Now, I post this with a heavy heart, because the truth is, that despite any previous complaints about puppies, I actually regard Eugene Volokh as an intelligent, thoughtful person with whom I would love to have a beer or two. (In fact, we have friends in common.) So, I was basically floored by this:
The premise of this post is that laws which prohibit unwanted sexual touching are based on the fear of involuntary sexual arousal on the part of the victim. And I’m sorry to say, that’s just crazy talk.
Say, on the other hand [vs physical contact ordinarily regarded as non-sexual, but which may be unwanted, such as shoulder-patting], that someone intentionally touches your genitals, or intentionally caresses your breasts (if you’re a woman). In many circumstances, this would be considered a crime. Why the difference? I think that here too there is a connection with sexual arousal—either the possibility that you might be involuntarily sexually aroused, or the likelihood that the other person is deriving some sort of sexual arousal from touching you.
Now, the premise here is that unwanted sexual arousal forms the basis of objections to unwanted touching of, say, a woman’s genitals by a stranger on the subway. Now, I would be inclined to give Eugene the benefit of the doubt here. Except for the part where he totally forfeits my trust.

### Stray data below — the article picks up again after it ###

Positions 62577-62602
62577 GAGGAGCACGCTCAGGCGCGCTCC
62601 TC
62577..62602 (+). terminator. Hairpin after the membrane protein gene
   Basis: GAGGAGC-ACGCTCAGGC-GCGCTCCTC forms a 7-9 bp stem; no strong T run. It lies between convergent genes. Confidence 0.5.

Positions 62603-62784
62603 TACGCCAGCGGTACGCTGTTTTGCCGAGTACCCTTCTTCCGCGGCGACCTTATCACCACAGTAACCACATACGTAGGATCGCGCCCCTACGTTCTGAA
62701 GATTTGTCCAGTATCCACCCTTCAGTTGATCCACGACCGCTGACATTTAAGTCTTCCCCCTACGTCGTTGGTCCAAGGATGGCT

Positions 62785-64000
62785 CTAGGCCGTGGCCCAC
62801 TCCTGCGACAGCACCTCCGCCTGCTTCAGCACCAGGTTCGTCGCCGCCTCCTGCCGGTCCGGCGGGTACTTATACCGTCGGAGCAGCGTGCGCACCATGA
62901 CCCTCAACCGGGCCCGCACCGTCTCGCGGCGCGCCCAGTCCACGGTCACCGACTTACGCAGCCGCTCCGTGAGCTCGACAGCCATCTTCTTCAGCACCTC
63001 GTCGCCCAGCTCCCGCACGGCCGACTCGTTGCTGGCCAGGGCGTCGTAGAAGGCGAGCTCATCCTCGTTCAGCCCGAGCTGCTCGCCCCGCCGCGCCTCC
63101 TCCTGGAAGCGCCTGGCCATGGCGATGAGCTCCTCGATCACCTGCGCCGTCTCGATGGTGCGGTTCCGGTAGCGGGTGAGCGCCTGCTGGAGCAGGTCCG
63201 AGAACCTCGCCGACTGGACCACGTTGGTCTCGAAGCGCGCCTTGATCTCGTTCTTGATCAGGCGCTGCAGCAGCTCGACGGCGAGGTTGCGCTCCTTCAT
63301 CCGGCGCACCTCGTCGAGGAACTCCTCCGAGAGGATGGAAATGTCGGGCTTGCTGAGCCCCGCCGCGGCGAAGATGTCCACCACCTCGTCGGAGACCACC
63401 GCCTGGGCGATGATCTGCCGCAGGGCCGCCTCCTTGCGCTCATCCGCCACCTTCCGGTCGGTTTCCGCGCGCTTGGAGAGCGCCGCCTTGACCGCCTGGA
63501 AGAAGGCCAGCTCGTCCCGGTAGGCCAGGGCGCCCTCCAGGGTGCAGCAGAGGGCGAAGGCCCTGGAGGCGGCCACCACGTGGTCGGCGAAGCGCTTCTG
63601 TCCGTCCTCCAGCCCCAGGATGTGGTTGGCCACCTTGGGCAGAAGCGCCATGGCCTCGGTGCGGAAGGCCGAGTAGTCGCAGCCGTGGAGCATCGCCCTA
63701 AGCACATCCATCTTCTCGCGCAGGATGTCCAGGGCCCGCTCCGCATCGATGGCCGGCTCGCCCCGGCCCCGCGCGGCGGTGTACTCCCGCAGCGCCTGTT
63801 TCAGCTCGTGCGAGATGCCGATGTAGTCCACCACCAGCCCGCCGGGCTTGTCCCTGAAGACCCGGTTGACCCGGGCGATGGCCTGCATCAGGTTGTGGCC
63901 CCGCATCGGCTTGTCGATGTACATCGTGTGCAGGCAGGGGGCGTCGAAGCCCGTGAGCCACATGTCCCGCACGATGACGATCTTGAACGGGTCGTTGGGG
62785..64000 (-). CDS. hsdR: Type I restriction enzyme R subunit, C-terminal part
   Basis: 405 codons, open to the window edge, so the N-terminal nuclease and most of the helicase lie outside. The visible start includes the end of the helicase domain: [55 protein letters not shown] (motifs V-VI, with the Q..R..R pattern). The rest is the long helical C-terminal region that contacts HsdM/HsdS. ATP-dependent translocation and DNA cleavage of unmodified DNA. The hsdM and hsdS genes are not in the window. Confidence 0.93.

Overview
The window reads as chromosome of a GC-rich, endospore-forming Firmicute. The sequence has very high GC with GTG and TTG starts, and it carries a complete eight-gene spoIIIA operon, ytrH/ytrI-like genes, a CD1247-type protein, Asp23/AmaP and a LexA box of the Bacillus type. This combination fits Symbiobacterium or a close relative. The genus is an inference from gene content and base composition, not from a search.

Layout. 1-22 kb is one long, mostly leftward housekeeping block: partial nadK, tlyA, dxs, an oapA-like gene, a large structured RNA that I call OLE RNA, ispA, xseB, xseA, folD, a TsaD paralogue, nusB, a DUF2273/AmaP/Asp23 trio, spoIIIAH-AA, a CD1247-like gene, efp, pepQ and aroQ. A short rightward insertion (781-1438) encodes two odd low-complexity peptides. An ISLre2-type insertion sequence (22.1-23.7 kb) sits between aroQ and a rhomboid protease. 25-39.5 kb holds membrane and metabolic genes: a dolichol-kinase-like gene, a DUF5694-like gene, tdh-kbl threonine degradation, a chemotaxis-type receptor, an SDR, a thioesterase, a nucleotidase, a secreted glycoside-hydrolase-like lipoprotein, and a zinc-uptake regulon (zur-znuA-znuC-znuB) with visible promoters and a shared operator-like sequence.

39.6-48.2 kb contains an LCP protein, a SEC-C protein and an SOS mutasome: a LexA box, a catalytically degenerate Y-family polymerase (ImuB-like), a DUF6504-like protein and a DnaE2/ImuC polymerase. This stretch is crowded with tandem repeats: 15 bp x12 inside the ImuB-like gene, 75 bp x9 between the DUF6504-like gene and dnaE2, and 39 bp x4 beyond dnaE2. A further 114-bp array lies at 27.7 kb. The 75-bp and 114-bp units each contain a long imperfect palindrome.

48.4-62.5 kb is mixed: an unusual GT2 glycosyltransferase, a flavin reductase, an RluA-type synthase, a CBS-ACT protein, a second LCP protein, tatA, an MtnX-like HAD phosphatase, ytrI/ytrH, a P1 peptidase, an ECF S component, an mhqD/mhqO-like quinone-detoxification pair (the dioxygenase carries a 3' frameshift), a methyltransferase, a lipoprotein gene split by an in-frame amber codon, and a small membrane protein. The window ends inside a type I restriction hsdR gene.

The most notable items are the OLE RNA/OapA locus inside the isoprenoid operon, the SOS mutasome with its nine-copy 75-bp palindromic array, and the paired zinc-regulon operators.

Why the difference? I think that here too there is a connection with sexual arousal—either the possibility that you might be involuntarily sexually aroused, or the likelihood that the other person is deriving some sort of sexual arousal from touching you.
Again, taken alone, this might be reasonable, if only in a thought-experiment way. But the conclusion? Does it perhaps exclude the most obvious problem? Sources say, yes:
So while I’m not positive, it seems to me that there’s something interesting and possibly important in play here: Some conduct that involuntarily sexually arouses another (or seriously risks doing so) may be improper, even if similar conduct in which involuntary sexual arousal is absent is generally fine.
Wait, remember above, where we were considering both the possibility that unwanted sexual contact should be avoided because it might cause unwanted sexual arousal in the victim and the crazy, totally improbable problem that the person feeling you up on the subway might be sexually gratifying himself at your expense without your permission? What happened to option two, eh?
And then, having knotted the noose in boy scout fashion, Eugene just sticks his head right in:
It[unwanted sexual touching of a woman’s breasts or vagina by a stranger] may be both arousing and disturbing; it might in fact be disturbing partly because of the arousal, or of the possibility of arousal.
Now look. I somewhat hesitate to claim magic feminist backsies on everyone who disagrees with me. But. I’ve actually been raped before! Sweet! And I have sat next to someone on the DC metro who was jerking off while I was sitting next to the window and had trouble getting out. I sort of feel like I’m pointing at the sky saying, “hey, it’s teh blue!” The problem of a dude rubbing his thigh against yours while he jerks off is not, and now I must get all caps, NOT, a problem about involuntary sexual arousal on your part. No, it’s more of the problem of where a dude is rubbing on your thigh and jerking off. And my sister got assaulted in the metro elevator before when she was 13 and when she punched and kicked the guy trying to feel her up he broke her jaw in 3 places! Again, and I hate to get all irritated, but the problem was NOT that she was geting all turned on by that guy. So, in short, WTF? And then, W.T.F.???